Doc: Nonmedicine treatment for sleep apnea
Dear Dr. Roach: I was diagnosed with sleep apnea several years ago and was put on CPAP/BiPAP machines and given 1-mg tablets of clonazepam to help get my sleep started each evening. I have been on this medicine since then. I’m very concerned about the side effects, but was warned via the labeling not to abruptly stop taking it. My present physician has given me an alternative drug (50 mg trazodone) and instructions to gradually reduce my use of the original medicine and substitute the new one. I would like to get off sleep medicines, period. I also have an issue staying on the machines consistently and have had the pressure reduced, but to no avail. I do not know where to go from here. I read your column daily. Perhaps you would have some input on this.
Dear T.C.: There are two issues here. The first is treatment for the sleep apnea. The CPAP/BiPAP machine is the standard treatment. In many people, weight loss can reduce or eliminate the need for the machine, though it is certainly difficult for many people to lose the amount of weight necessary (and keep it off). Alcohol should be avoided by everybody with untreated sleep apnea. For milder cases, oral appliances and singing exercises have been shown to be helpful. A very few people are treated surgically. None of these may appeal to you or even be appropriate, but I wanted to let you know that there are several options.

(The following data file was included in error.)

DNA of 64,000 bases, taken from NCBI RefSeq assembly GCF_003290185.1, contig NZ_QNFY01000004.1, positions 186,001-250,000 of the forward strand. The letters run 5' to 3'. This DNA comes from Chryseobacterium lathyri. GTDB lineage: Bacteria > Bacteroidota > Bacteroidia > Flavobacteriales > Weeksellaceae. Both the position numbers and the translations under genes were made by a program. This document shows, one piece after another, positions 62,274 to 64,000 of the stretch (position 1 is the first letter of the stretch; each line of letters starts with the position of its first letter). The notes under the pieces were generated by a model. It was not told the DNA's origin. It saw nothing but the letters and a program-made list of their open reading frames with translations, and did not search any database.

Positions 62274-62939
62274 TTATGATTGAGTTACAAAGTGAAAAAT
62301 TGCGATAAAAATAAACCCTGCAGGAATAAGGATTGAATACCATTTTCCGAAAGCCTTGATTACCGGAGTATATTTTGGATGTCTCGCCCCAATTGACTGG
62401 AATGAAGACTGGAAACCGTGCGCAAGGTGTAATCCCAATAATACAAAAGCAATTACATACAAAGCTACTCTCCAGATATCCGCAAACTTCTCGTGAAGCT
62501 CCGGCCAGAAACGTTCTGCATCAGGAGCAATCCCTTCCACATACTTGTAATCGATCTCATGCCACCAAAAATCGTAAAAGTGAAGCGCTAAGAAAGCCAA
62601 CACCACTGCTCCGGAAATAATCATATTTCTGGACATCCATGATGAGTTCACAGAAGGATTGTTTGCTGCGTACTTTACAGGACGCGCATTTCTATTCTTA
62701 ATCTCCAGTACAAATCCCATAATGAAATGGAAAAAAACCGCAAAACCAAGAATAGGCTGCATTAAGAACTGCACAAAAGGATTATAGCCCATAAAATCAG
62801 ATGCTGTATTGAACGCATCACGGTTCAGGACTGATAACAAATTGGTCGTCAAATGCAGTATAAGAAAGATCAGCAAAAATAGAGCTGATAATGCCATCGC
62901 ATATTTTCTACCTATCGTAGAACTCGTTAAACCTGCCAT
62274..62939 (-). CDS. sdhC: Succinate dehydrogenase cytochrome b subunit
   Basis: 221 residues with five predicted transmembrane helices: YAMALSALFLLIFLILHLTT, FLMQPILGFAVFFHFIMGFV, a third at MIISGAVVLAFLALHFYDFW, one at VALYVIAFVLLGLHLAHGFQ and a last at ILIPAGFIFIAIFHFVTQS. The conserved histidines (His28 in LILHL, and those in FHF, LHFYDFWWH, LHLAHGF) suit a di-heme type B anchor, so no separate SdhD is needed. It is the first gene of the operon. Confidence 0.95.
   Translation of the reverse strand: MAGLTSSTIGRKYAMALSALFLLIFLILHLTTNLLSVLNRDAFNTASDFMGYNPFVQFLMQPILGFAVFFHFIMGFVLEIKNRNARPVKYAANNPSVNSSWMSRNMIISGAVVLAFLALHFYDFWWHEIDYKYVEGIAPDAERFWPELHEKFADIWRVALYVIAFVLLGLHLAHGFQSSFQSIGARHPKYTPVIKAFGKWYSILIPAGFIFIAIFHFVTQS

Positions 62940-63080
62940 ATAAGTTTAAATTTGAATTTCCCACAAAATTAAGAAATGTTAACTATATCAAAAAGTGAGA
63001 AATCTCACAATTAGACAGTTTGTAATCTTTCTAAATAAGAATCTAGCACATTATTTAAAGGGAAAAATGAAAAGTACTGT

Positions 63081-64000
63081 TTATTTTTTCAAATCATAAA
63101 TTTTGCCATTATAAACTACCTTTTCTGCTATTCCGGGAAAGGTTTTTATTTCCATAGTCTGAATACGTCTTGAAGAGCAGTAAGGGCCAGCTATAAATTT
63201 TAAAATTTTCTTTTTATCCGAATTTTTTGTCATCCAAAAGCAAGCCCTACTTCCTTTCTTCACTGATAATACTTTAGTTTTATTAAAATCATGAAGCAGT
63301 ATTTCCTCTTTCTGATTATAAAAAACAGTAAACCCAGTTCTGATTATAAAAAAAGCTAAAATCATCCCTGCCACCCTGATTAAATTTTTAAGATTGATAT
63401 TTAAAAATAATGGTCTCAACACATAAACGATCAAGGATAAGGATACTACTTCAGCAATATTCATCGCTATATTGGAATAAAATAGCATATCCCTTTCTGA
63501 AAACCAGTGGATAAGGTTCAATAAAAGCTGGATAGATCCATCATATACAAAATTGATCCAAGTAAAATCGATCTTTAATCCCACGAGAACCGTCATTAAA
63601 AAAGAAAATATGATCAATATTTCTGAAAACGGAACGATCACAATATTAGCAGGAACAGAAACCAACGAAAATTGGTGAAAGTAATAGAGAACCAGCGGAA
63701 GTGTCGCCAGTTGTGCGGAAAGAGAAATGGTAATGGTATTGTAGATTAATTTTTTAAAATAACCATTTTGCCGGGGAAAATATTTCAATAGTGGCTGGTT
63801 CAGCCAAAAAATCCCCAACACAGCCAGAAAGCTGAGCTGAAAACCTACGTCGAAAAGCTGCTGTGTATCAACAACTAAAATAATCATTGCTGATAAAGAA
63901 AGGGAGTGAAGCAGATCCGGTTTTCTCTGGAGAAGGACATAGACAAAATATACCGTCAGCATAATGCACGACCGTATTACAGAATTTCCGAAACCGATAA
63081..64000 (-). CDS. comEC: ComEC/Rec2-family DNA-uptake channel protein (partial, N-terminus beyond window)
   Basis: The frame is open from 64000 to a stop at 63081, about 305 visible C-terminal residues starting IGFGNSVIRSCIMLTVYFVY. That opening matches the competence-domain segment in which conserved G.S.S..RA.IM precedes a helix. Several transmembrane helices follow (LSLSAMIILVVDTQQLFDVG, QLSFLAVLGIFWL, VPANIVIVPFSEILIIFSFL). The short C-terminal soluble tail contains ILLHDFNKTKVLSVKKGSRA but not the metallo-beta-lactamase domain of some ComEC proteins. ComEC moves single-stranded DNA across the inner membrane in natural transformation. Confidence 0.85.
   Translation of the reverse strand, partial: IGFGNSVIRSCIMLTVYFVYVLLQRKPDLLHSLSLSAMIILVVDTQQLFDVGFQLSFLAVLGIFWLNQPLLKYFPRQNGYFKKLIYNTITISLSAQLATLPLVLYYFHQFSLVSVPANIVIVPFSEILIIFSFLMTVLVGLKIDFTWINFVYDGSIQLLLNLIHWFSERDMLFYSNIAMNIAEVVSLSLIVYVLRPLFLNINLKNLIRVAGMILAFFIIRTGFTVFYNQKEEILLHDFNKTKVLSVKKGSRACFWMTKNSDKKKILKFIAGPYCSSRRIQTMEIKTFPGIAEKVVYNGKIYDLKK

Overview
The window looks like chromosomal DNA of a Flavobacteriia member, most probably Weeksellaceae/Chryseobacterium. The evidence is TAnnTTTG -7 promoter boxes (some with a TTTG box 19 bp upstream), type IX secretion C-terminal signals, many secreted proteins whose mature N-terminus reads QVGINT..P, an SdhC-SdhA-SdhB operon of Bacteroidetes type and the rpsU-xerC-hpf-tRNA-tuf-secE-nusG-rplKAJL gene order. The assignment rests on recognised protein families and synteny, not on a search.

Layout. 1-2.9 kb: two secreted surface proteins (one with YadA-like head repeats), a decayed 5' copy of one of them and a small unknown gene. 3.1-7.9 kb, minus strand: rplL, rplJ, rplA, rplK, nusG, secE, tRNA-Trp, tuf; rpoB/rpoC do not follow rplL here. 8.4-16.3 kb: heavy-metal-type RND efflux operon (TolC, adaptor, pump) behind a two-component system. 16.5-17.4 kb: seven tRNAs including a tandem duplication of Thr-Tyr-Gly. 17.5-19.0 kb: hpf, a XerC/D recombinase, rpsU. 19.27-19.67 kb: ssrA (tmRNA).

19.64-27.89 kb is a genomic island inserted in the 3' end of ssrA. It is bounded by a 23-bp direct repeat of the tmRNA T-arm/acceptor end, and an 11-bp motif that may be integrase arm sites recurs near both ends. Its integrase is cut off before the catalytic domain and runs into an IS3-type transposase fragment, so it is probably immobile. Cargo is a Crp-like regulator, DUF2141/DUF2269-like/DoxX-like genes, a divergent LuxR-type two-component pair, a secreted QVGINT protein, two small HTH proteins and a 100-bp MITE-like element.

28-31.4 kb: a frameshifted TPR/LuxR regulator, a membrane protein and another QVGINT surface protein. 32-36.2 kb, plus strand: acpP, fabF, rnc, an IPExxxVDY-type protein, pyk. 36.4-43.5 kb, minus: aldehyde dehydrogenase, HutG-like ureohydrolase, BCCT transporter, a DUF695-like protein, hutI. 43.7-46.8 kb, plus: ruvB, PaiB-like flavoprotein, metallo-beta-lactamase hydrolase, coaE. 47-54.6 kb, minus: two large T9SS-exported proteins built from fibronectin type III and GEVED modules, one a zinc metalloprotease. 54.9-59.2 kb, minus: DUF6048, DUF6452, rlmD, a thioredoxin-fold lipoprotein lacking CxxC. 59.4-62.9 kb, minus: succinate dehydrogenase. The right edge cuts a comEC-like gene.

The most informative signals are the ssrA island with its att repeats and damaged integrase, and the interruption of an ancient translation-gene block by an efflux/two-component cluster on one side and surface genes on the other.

The second issue is the use of a sedative like clonazepam at bedtime. I agree that this is not a good long-term treatment. It can make the sleep apnea worse, which may be one reason why you are having a hard time with the machine.
Trazodone is a safer medication for most people, but if your goal is getting off medicines entirely, then you should try tapering off the clonazepam over weeks or even months, and using nonpharmacologic treatments to help you sleep. These include no screen time or bright lights for two hours before bed, getting out of bed if you are unable to sleep more than 15 minutes or so, avoiding caffeine after noon, avoiding naps and getting some regular exercise, preferably early in the day.
Dear Dr. Roach: What causes low sodium? What can be done to avoid it, and what are the treatments?
Dear L.C.: Low sodium is caused by excess water intake or by abnormalities in the kidney’s ability to regulate water. Most commonly, I see it as a side effect of medications, especially diuretics used for high blood pressure. However, there are many medications that may cause low sodium. The other major cause is diabetes insipidus, which has nothing to do with sugar and everything to do with water regulation. Symptoms are nonspecific and include fatigue, dizziness, muscle cramps and nausea. To prevent it, your doctor or other provider needs to be aware of the possibility, and must periodically check your sodium level. Treatment is almost always involves restricting the amount of water people take in.
Email questions to ToYourGoodHealth@med.cornell.edu.